What is it about Transmeta CEO Dave Ditzel that makes you want to believe him? Maybe it’s the way he unabashedly uses words like “cool” and “neat.” Maybe it’s because he had the audacity to build his upstart chip company within view of Intel headquarters. Maybe it’s because he never completes a sentence, so enthusiastic is he about Crusoe, his company’s brand of microprocessors. From last January, when Crusoe was announced in a blaze of fanfare, until mid-August, when the company filed to go public, Ditzel made himself hoarse pushing the Crusoe chip. Whether in front of 200 engineers or a single reporter, his message was unflagging: Crusoe-the Intel-compatible chip with one-tenth the power requirements of a Pentium III-is going to change the world of computing forever. “Crusoe is low-power, it’s compatible and it’s high-performance,” he said in one of a series of interviews held before the August filing. “That’s our mantra.”
This summer, the company and Ditzel went silent for the quiet period that follows every initial public offering. But by then the Crusoe message had developed a life of its own: Not since the Apple iMac had there been such a fuss in Silicon Valley like the one Crusoe has brought ashore. It’s no surprise that Valley insider rags Upside and Red Herring ran Transmeta as their cover stories last spring, but before the quiet period began, Ditzel was also quoted in Time, USA Today and a horde of other consumer publications. Transmeta’s publicity efforts have fed in part on the company’s hiring of Linux author and open-source software guru Linus Torvalds. Torvalds has been part of the software design team at Transmeta, and has lately been working on a version of Linux that will complement Crusoe’s application in the exploding market for mobile devices.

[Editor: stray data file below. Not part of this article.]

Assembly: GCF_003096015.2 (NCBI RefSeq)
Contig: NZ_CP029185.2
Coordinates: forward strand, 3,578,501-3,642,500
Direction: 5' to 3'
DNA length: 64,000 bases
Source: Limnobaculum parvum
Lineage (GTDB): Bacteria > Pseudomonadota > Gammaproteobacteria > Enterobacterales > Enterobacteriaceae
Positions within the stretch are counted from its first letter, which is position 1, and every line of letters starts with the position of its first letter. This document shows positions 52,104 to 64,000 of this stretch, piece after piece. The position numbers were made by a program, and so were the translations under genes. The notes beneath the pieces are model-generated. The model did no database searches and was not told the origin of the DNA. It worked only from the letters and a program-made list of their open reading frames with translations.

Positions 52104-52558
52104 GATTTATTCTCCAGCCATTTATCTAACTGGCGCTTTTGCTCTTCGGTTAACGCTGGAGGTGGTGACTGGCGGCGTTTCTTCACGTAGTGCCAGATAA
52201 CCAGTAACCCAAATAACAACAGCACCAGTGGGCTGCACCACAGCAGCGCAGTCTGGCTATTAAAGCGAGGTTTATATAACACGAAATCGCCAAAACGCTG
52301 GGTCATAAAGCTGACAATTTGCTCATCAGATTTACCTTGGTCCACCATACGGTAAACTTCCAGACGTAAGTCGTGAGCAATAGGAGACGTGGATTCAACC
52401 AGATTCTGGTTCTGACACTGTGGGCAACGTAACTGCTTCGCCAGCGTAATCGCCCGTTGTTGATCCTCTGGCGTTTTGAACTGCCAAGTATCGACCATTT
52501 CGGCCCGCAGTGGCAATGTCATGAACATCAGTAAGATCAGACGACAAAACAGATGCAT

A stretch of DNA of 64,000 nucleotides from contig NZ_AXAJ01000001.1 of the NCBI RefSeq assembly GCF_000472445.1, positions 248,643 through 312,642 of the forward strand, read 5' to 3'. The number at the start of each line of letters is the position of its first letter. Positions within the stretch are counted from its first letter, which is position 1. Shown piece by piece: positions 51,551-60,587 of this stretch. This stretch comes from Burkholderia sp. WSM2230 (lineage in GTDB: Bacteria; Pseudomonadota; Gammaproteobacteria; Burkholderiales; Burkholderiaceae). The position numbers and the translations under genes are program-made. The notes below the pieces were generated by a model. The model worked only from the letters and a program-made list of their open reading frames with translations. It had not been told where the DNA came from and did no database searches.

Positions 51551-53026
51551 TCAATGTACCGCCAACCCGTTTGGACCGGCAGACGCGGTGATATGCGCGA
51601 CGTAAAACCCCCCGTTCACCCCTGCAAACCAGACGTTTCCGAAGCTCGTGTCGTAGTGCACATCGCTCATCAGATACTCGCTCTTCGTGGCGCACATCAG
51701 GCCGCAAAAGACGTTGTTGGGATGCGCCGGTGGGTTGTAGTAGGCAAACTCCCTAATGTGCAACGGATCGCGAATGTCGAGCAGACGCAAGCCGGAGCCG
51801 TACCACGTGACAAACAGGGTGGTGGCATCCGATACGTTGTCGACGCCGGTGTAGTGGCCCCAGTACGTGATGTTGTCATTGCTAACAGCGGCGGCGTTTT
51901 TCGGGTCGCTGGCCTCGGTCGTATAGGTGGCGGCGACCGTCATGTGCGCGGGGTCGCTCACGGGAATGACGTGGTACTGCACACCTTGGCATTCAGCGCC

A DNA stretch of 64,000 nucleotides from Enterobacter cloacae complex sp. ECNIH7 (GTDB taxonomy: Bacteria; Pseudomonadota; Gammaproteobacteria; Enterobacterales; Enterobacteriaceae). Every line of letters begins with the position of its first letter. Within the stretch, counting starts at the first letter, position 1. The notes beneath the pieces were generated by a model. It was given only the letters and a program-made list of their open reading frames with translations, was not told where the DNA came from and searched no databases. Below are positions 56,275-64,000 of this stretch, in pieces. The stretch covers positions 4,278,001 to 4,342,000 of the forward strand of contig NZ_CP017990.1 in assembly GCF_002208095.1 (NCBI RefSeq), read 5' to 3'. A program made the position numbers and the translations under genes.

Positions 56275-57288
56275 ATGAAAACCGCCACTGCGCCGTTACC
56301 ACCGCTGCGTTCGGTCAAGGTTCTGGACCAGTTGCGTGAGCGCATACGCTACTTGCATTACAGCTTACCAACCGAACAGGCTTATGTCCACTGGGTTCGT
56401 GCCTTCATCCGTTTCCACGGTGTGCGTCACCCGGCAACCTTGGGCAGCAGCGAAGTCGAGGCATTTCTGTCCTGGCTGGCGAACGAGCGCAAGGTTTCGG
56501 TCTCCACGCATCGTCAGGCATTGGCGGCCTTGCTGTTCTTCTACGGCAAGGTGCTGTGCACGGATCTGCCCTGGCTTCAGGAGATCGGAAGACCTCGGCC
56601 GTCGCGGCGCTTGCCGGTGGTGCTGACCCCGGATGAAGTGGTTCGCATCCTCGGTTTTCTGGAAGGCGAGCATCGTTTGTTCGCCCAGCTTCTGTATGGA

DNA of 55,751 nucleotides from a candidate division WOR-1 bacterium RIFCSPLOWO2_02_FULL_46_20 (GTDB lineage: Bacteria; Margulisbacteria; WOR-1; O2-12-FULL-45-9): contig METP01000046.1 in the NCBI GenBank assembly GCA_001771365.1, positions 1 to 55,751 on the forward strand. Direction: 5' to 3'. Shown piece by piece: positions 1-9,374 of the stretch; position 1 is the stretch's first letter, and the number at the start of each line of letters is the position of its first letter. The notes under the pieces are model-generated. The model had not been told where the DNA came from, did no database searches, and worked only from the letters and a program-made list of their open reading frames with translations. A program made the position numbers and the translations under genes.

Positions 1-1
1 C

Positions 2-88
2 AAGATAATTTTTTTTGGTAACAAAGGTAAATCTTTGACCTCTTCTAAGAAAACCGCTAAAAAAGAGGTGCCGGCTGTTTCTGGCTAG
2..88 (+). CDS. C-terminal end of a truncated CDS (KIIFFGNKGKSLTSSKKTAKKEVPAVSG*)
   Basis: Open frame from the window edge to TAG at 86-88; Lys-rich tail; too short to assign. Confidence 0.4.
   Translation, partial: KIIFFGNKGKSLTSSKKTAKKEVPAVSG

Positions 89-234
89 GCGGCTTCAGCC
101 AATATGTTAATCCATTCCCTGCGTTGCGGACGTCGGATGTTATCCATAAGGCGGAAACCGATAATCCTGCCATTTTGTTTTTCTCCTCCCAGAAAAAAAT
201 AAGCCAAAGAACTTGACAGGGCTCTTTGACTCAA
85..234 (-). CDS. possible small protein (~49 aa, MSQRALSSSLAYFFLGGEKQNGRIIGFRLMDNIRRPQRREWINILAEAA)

The IPO itself is a dour, close-mouthed document that reveals little of Transmeta’s future design plans, and is instead full of warnings about what might go wrong on Transmeta’s road to profitability. Indeed, as of this writing, not a single Crusoe product has shipped in appreciable volume. The company lost $41 million in 1999 and another $43 million in the first six months of 2000; the prospectus makes it clear that investors shouldn’t expect to see profitability in the near future.
But it would nevertheless be difficult to find a startup that began more auspiciously, or with a better lineup of initial customers. Last May, America Online and Gateway declared that Crusoe will power a new line of household appliances that will feature wireless Net access. IBM, Hitachi, NEC and Fujitsu followed suit in June, with announcements of Crusoe-based notebook PCs that will run all day on ordinary batteries. Sony followed with an announcement in August that Crusoe will power a future version of its Vaio PictureBook line of notebook computers. Not bad for a chip company with no fabrication plant and no track record-and whose main asset is, as Ditzel puts it, “a vision of a better way to build microprocessors.”
“Starting now, the Transmeta approach will be the smartest, quickest, cheapest, most reliable, most flexible technology to solve virtually any computing-related problem,” says John Wharton, microprocessor design consultant, Stanford professor, and former design engineer for Intel. “Fifty years ago, the most sophisticated systems were built using vacuum tubes. Ten years ago, the state of the art was complex, fully integrated megaprocessors like the Pentium and PowerPC. I see Transmeta as representing the next breakthrough in fundamental design technology.”
The trail that Transmeta is blazing will lead to chips that use significantly less electric power. That’s good news for anyone who uses a laptop computer or other portable electronic devices. But more profoundly, Transmeta has found a way to radically improve the ability of chip designers to make changes in their products without alienating the huge libraries of software that have been written to run on a particular piece of hardware. They have, in a sense, removed the pesky governor from the engine of chip-making progress.